Whether it is bartering the rights of slaves, bartering the rights of blacks via Jim Crow laws, bartering the rights of the unborn, or bartering the property rights of the productive, liberals have a dark history of trading the rights of a select minority for the votes of those who benefit from that minority's loss of liberty.


polifrog

Michele, "giving" via government coercion is not giving.

From your verses:

2 Corinthians 9:6-9 "Remember this: Whoever sows sparingly will also reap sparingly, and whoever sows generously will also reap generously. Each man should give what he has decided in his heart to give, not reluctantly or under compulsion, for God loves a cheerful giver. And God is able to make all grace abound to you, so that in all things at all times, having all that you need, you will abound in every good work. As it is written: 'He has scattered abroad his gifts to the poor; his righteousness endures forever.'"

None of your verses support the outsourcing of gifting to others ... or to government.

polifrog

Brod:

Thanks for letting us know that you don't know what "regressive" means.


Define it.

polifrog

Brod:

The key phrase here is "has become." Because not even Guarino would deny (well, maybe he would) that in the past, the NC economy was quite strong and vibrant even while it employed an income tax. So something has to have happened in recent years to render the state income tax suddenly a drag on the economy.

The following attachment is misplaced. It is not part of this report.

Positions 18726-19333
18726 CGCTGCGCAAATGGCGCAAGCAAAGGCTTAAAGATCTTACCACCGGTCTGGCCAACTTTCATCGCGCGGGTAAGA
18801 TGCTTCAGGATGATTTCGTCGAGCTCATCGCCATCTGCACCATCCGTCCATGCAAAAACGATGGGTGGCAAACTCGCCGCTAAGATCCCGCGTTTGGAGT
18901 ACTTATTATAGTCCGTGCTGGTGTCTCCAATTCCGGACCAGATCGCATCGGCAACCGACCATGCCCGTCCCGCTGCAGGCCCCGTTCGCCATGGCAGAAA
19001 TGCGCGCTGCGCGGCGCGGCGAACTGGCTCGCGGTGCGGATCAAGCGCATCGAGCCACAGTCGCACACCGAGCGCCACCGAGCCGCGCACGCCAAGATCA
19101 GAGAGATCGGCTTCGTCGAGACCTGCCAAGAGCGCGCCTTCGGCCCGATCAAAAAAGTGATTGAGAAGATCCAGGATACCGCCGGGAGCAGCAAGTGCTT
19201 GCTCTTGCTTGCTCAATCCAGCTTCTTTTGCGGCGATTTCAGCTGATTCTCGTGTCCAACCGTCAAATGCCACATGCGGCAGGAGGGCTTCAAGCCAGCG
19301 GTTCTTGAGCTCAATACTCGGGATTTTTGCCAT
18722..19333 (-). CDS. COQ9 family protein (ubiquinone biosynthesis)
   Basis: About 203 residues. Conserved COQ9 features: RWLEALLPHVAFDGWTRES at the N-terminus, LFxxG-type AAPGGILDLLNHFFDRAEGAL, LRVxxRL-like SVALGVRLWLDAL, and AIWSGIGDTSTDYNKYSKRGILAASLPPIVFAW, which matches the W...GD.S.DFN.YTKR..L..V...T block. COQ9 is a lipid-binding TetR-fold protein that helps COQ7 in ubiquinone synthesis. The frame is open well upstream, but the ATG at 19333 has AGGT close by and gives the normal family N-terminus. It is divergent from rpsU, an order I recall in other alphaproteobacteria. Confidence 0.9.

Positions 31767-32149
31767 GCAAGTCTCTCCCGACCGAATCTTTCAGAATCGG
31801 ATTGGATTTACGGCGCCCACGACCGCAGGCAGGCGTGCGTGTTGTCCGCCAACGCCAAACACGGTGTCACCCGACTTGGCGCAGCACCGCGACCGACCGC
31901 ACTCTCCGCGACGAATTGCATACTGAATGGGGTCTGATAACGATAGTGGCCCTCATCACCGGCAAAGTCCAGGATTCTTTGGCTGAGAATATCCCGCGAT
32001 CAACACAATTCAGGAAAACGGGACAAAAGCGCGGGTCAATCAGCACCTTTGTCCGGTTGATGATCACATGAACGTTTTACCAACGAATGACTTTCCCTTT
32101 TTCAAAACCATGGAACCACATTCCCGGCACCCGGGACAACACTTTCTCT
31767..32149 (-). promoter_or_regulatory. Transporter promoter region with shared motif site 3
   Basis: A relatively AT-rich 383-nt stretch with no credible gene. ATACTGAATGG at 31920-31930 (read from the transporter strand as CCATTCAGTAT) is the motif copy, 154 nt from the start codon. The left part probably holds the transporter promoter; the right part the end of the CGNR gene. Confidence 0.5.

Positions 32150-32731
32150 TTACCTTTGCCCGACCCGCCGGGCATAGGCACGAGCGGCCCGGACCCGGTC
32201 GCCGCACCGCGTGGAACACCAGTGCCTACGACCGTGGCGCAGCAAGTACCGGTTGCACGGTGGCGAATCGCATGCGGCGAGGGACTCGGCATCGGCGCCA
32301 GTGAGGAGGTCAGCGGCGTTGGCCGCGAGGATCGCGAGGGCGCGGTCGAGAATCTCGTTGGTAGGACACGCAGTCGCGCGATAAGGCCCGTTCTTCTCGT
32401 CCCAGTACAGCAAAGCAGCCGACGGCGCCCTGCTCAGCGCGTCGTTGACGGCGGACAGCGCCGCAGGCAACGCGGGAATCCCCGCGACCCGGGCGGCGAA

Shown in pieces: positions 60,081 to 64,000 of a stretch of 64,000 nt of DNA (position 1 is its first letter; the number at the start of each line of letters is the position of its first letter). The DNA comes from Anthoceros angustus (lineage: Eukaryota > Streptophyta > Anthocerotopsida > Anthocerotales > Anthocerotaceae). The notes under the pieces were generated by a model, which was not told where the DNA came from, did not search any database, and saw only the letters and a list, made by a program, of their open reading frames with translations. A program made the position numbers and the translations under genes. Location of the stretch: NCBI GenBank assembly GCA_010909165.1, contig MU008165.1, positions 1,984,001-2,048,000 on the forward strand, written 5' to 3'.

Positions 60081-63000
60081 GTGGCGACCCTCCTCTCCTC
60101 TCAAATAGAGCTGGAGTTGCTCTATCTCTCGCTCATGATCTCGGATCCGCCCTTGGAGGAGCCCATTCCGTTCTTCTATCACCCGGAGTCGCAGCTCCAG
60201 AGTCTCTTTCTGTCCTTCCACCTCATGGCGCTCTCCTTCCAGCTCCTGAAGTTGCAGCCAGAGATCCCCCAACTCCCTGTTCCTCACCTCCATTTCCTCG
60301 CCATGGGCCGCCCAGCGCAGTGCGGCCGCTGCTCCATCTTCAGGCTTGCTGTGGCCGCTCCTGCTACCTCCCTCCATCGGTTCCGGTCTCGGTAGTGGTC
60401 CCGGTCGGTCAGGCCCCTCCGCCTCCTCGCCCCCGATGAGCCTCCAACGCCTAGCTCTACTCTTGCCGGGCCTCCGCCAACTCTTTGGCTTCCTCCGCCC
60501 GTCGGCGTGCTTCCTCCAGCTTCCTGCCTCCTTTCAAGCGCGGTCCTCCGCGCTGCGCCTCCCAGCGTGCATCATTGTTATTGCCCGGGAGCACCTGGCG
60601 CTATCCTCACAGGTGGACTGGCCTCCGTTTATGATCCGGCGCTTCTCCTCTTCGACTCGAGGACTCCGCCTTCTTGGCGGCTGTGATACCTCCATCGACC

The obvious candidate is that we have a depressed economy (and not just in NC), something we haven't seen in 80 years.

You say this as though NC. had maxed out its economic health prior to our current depression.

You might consider opening your mind to the possibility that our economy was not only retarded by our poor tax policy then, but set the stage for a more depressed economy today by driving away jobs we would otherwise have drawn.

Oh well, if crap is all you expect crap will appear "vibrant".

polifrog

Roch:

Are you just gainsaying, Sam, or do you favor the recommended new taxes?


How does a revenue neutral plan constitute an increase in taxes?

polifrog

Brod:

Interesting question, except that the rich are already expected to carry the tax burden (as conservatives frequently complain), and yet in spite of that there are plenty of rich people. In fact, there are more than there used to be.

Once again, if crap is all you expect crap will appear "vibrant".

michele

@polifrog: Straw man.

polifrog

My apologies, Michele.

I didn't initially pick up the sarcasm in your previous comment.

Spag

Didn't somebody once say "if you want nice things, you have to pay for them?"

The reason people want to make money is because they need money because living costs money, and if you want nice things, you have to pay for them.

Texas has no income tax nor do they have a food tax. Texas ranks right in the middle of the U.S. in median income. I don't know how they do this without a state income tax- higher median income than NC which is a counterargument to the "sales tax will cause people to starve" theme.